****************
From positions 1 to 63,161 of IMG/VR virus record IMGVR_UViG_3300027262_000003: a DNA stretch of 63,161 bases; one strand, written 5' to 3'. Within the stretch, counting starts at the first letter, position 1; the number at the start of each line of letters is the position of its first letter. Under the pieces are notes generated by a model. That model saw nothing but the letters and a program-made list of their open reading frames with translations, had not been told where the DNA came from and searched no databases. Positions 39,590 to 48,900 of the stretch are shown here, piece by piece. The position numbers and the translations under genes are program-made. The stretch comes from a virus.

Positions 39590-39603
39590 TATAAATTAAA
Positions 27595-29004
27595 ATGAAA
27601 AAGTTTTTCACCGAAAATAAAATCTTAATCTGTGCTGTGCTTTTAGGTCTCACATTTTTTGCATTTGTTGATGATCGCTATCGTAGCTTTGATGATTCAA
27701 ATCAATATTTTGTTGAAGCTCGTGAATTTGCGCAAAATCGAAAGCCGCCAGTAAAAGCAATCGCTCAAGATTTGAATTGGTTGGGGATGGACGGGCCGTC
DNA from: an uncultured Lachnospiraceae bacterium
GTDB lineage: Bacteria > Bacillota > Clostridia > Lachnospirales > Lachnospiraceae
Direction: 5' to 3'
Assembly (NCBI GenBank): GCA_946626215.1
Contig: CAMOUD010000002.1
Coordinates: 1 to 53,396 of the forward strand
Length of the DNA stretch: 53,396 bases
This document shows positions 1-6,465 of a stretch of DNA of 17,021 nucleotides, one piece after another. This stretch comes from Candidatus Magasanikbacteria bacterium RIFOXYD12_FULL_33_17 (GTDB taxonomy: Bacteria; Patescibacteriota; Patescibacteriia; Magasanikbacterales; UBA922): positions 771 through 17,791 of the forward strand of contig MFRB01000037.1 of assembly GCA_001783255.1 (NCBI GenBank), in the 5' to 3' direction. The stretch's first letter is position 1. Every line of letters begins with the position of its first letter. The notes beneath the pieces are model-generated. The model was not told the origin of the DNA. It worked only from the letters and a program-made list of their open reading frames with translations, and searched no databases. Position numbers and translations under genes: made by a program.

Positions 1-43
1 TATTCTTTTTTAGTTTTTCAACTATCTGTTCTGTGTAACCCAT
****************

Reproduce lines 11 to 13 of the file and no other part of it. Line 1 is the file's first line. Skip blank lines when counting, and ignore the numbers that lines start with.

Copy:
Assembly (NCBI GenBank): GCA_946626215.1
Contig: CAMOUD010000002.1
Coordinates: 1 to 53,396 of the forward strand